Nuveen TIAA

2012 Second Quarter Real Estate Markets Review: Steady Gains in the Face of Disappointing Economic Growth

Martha S. Peyton, Head of Global Real Estate Strategy & Research

Commercial real estate performance has reaped the benefits of this comparative economic steadiness, even in the face of lackluster growth. For the four-quarter period ended June 30, 2012, the NCREIF Property Index (NPI) posted a 12% total return vs. 13.4% for the prior four-quarter period. During the same period, income returns were steady at 5.9% vs. 6.0% previously, while capital returns tightened to 5.9% from 7.1% posted in the prior quarter.

Investor interest remained concentrated on the highest-quality properties, especially apartments, in major markets, including San Francisco, Boston and San Jose. The weakest performance occurred in metro areas that still face economic challenges, such as Pittsburgh, St. Louis and New Haven, CT. Additionally, commercial real estate has benefited from the sectors of the economy that are doing well, including technology, professional services and business services. The ongoing migration of tenants to higher-quality space is another positive trend.

These sources of return do not appear to be tapped out and can continue to bolster net operating income growth even if macroeconomic growth remains weak. However, there is evidence that stronger growth might be forthcoming, and that evidence supports economic forecasts showing a return to 3% growth by the end of next year. An important driver behind that forecast is the continuing slow healing in the housing sector along with an eventual bottoming-out in state and local government cutbacks. Even if these forecasts prove to be disappointing again, property values can hold steady because disappointing growth will keep Treasury rates very low.

Retail property takes first position

In the second quarter, retail property—the only property type to see returns increase—leapfrogged into first place among the major property types from third place previously. Total returns averaged 13.4% for the four-quarter period that ended June 30, vs. 12.9% for the four-quarter period that ended March 31. Income returns were largely unchanged at 6.4% vs. 6.5% in the previous period, while capital appreciation returns increased to 6.7% vs. 6.1%. Availability rates in neighborhood and community centers inched down to 13% vs. 13.1% previously; however, retailers remained cautious about opening new stores given the uncertain economic outlook. Still, there are signs of improvement, with national inline tenants reporting solid same-store sales growth and strip center REITs reporting stronger-than-expected leasing activity and modest rent growth.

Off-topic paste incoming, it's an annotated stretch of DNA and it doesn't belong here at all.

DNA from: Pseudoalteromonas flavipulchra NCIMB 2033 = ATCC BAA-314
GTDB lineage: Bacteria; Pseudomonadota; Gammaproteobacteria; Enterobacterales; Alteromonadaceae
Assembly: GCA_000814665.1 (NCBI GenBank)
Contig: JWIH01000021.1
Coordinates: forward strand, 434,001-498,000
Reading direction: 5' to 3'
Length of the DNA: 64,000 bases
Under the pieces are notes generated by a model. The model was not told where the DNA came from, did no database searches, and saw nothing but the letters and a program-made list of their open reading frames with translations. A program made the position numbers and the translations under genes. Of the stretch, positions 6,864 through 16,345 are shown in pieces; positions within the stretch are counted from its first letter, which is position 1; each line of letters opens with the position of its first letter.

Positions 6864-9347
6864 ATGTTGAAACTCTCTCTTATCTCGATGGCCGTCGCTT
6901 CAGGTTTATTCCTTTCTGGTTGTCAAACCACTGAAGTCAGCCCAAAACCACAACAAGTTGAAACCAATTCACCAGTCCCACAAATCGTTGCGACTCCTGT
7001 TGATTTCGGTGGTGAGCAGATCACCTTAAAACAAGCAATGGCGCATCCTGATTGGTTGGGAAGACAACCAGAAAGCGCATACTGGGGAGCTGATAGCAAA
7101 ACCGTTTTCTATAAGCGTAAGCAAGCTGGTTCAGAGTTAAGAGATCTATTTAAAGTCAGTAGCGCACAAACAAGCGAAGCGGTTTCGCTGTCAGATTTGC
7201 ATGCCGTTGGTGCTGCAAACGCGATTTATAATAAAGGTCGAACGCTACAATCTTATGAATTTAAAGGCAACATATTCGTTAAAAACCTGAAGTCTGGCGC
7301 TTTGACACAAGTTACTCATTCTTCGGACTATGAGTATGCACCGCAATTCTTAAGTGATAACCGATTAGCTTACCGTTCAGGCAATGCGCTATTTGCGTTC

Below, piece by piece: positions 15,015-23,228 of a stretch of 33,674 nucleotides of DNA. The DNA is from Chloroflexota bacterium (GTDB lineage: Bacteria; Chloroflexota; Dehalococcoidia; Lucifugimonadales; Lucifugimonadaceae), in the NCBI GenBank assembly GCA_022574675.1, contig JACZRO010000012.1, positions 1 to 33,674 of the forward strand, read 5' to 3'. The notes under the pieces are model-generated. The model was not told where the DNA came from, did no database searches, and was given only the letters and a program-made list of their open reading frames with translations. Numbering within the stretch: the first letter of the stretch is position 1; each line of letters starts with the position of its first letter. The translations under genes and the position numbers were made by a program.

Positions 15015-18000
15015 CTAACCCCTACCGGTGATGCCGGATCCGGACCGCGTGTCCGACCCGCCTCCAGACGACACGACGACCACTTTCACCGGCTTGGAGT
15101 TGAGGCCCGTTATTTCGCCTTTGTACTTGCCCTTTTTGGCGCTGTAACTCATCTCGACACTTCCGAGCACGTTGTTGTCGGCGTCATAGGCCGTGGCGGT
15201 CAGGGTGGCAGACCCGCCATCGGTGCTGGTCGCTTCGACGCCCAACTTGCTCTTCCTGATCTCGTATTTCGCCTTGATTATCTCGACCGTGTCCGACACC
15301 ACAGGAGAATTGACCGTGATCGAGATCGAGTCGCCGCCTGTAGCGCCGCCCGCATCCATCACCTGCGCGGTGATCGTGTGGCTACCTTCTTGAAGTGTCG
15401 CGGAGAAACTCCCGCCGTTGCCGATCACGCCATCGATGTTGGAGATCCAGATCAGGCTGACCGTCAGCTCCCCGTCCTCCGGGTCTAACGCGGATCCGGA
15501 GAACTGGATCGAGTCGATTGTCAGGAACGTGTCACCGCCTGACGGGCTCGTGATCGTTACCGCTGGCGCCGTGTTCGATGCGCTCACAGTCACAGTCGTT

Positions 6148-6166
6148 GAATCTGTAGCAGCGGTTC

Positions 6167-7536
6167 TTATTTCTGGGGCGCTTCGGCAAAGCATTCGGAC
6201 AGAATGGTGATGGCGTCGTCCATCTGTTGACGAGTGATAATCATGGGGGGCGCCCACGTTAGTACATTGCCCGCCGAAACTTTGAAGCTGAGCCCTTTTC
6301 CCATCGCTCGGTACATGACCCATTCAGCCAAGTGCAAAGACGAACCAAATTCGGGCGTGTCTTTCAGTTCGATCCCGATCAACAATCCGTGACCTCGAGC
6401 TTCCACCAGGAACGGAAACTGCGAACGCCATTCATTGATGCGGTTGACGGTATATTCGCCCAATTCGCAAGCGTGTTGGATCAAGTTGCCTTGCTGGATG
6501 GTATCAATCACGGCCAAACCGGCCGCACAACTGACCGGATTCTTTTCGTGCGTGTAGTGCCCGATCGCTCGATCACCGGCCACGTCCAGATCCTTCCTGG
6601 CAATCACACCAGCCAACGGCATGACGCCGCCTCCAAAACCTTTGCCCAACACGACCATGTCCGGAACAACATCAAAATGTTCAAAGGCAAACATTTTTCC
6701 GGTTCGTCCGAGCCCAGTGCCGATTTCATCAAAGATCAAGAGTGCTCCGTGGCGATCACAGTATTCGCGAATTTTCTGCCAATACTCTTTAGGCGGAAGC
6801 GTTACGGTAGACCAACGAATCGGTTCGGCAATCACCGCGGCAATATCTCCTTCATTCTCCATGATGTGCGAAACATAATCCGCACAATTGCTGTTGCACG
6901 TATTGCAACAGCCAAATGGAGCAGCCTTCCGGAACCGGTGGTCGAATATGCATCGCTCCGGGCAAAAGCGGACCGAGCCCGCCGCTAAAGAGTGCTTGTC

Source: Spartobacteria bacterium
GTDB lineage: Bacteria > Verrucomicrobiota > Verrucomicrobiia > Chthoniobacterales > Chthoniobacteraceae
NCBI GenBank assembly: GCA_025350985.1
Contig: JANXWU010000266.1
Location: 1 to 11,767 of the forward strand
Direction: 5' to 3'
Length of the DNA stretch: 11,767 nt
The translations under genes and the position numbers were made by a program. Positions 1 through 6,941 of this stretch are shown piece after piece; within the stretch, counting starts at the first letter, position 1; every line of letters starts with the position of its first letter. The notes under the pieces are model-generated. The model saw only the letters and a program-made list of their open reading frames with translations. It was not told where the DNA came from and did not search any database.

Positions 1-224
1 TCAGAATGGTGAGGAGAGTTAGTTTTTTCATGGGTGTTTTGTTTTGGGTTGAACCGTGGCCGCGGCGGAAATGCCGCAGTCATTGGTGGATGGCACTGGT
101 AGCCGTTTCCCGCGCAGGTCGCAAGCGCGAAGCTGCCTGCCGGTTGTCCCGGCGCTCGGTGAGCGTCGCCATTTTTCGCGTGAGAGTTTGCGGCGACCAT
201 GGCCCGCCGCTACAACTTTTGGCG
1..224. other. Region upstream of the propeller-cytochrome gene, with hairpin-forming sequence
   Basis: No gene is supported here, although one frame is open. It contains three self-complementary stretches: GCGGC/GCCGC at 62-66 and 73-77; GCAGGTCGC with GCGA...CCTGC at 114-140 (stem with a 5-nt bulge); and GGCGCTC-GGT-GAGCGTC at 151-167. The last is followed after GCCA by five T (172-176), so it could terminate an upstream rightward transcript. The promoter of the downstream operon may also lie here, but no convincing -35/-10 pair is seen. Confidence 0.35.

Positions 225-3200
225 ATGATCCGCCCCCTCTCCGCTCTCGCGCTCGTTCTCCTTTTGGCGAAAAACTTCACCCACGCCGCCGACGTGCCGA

Apartment properties cede pole position

Apartment properties recorded the second-highest total return among the major property types at 13.2% for the four-quarter period that ended June 30, although they slipped from 14.8% for the four-quarter period that ended March 31. Income returns held steady at 5.4%, the same as in the prior quarter. Although capitalization rates (cap rates) edged down slightly to 5.42% for the period vs. 5.44% in the prior period, capital appreciation in the apartment sector was still the highest among the major property types in the second quarter Construction is picking up, with a still-modest 125,000 units expected in 2012, but the pipeline for 2013 and 2014 is growing quickly. The obsolescence of older units and favorable demographic trends will bolster demand for this new inventory.

Industrial sector moves to third place

Industrial property slipped from second to third place among the major property sectors, with total returns of 12.2% for the four-quarter period that ended June 30 vs. 13.9% for the four-quarter period that ended March 31. During the same period, income return fell slightly, from 6.5% to 6.4%, and the capital appreciation return decreased to 5.6% from 7.1%. Fundamentals continued their gradual improvement, supported by GDP growth, a 1.5% increase in industrial production in the second quarter, and still-healthy global trade flows. Cap rates remained virtually unchanged, while net operating income grew modestly for the quarter at 2.5% vs. 2.3% previously. Though vacancy rates remain elevated, new construction remained minimal.

Office sector lags in last place

For the second consecutive quarter, office properties were last among the major property sectors with a 10.5% total return for the four-quarter period that ended June 30 vs. 12.8% for the four-quarter period that ended March 31. Income returns were largely steady at 5.8% vs. 5.9% during the prior quarter. Property values increased, but capital appreciation slowed to 4.6% from 6.6% previously. On a brighter note, the national office vacancy rate fell to 15.7% in the second quarter vs. 16.0% in the first. As with the industrial sector, office rents remain well below the levels needed to justify new construction. In the interim, the lack of large blocks of contiguous space in major markets and the technological obsolescence of older buildings will be the primary factors driving new construction.

The road ahead

In our view, the foundation for solid performance in the commercial real estate sector remains in place over the near term due to a still-improving labor market, ongoing minimal construction, and continued investor interest in the sector. In addition, we believe that the environment for commercial property will be further enhanced over the medium term, as the Fed is likely to keep interest rates low through late 2014 due to the subdued outlook for inflation.

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